Yes, definitely do the semester abroad if you have the chance to. Some reasons:
1) Double your network. If you are doing your MBA at an European School, exchange to the US. If you are doing your MBA in a US school, exchange to Europe (LBS, INSEAD, ESADE, IESE, IE, etc), or Asia (HUKST, ISB, etc)

2) Double the experience. Spending time abroad helps you to put things into perspective, distance yourself from the norm, and get creative!

3) Double the learning. Learn a new language or learn about a new market. Why not? It can turn into an internship or job opportunity that is very unique and refreshing.

Don't be afraid to travel due to recruiting concerns...most of these exchange schools allow you to take advantage of their own recruiting platforms and networks. If anything, you will be doubling your recruiting chances with an additional sources of employers and recruitment center resources. In the long run, work and job will always be there as a part of life, so focus on investing in yourself and your experience while you take time off from work.
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28 Feb 2016, 15:37
Just a note on the comment about doubling your network. That is true, you can create a larger network, but I'm not sure it will be an effective one. I'd rather have a smaller network, that I have deep relationships in, versus a big one where someone says, "oh yeah, I think I remember you from that one class we had together." It's like people on linkedin that have thousands of connections, but none of them can get you a job. What's the point?
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29 Feb 2016, 00:14
VeritasPrepMike wrote:
Just a note on the comment about doubling your network. That is true, you can create a larger network, but I'm not sure it will be an effective one. I'd rather have a smaller network, that I have deep relationships in, versus a big one where someone says, "oh yeah, I think I remember you from that one class we had together." It's like people on linkedin that have thousands of connections, but none of them can get you a job. What's the point?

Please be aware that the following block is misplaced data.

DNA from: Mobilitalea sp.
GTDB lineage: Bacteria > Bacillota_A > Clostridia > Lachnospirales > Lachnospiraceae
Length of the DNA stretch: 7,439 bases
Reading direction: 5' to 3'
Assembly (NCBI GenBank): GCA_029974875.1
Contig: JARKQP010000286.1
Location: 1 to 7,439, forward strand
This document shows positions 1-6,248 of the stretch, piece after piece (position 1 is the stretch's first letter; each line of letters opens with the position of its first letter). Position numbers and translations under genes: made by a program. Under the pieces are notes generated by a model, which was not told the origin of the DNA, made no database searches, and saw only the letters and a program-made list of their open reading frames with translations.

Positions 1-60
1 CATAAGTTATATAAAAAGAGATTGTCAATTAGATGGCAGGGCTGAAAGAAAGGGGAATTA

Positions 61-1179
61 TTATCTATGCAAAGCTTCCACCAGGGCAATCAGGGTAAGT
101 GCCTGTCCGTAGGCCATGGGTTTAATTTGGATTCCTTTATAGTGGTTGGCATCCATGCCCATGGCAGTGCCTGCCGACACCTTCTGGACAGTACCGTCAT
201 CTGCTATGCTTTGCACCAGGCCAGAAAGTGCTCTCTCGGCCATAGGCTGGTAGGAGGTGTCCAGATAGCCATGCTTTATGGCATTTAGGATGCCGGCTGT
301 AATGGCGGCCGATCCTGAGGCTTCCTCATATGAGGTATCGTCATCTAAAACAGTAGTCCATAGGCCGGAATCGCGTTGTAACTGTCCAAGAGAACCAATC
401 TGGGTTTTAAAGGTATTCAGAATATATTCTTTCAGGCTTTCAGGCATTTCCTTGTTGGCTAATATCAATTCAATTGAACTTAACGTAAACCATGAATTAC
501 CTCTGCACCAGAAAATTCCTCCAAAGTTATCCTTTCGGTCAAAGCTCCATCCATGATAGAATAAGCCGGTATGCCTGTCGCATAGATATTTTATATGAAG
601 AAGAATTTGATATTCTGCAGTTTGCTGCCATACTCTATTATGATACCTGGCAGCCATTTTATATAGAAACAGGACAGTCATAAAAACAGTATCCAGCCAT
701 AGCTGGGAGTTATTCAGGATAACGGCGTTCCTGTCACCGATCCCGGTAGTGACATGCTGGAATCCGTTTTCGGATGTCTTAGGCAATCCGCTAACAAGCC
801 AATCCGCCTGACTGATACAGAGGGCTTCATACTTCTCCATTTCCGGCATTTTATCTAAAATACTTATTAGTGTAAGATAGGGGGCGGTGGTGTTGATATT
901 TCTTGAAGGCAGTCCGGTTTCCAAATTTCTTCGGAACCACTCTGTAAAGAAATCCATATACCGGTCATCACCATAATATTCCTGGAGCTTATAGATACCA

Mike, I understand your point, and I think to a good extent it is a valid one, but I am going to respectfully disagree. For the following reasons:
1) Oftentimes, in networking, we actually get the most opportunities and open doors from our weak ties. Why? Because we are usually already familiar with the network of those we have deep relationships with, while those weak ties are oftentimes connected to many people and organizations beyond our reach. Hence, it helps to double your network coverage, even if some of that is going to be "weak ties".

2) Related to point 1, unless you are 100% focused on settling in 1 particular geography and job/function for the rest of your life, you will need a broad network, with good geographical and industry/functional coverage. Don't just hang around the same clique of people at school. Don't judge your investment in relationships based exclusively on who you think at the time will help you land that job offer.

3) Sometimes, you can develop stronger post-MBA relationships with "weak tie" acquaintances at school. For example, after business school, I spent a year and half in the East Coast, and became closer with quite a few former classmates who I got along but was not very close with during my MBA. It could not have happened if I had no acquaintance with these classmates beforehand. This is especially relevant if you end up taking a job offer abroad and the alumni in the area are weak ties during school.

4) Having a large network coverage does not conflict with developing strong relationships with some classmates - these are not necessarily mutually exclusive. You can develop strong relationships with certain classmates while still being able to High Five a broad range of classmates.

5) You probably wrote in your essay that you are looking to broaden your experiences by meeting new and interesting people - do that!

6) It's great to have a place to crash in when you need to book a travel ticket to country X.
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29 Feb 2016, 22:06
I think studying abroad would add value. I wouldn't worry too much about not making deep connections. If you're a charismatic person, and you really want to make good connection at the host institution, it will not be hard to do so. Especially for programs in Europe that are already only one year, you'd be there 50% of the time those students are there anyway. Which I think is plenty of time to connect. And if you spend three out of four semesters at your home institution, and you're unable to make or maintain that network, you've got a bigger problem to think about. you're classmates aren't going to forget about you unless you're forgettable. Besides, some b-school programs in the US are so darn huge, you would inevitably end up having potentially hundreds of classmates whom you don't really know all that well. But I bet everyone at programs of 700+ still adds each other on LinkedIn, and might have had one elective together.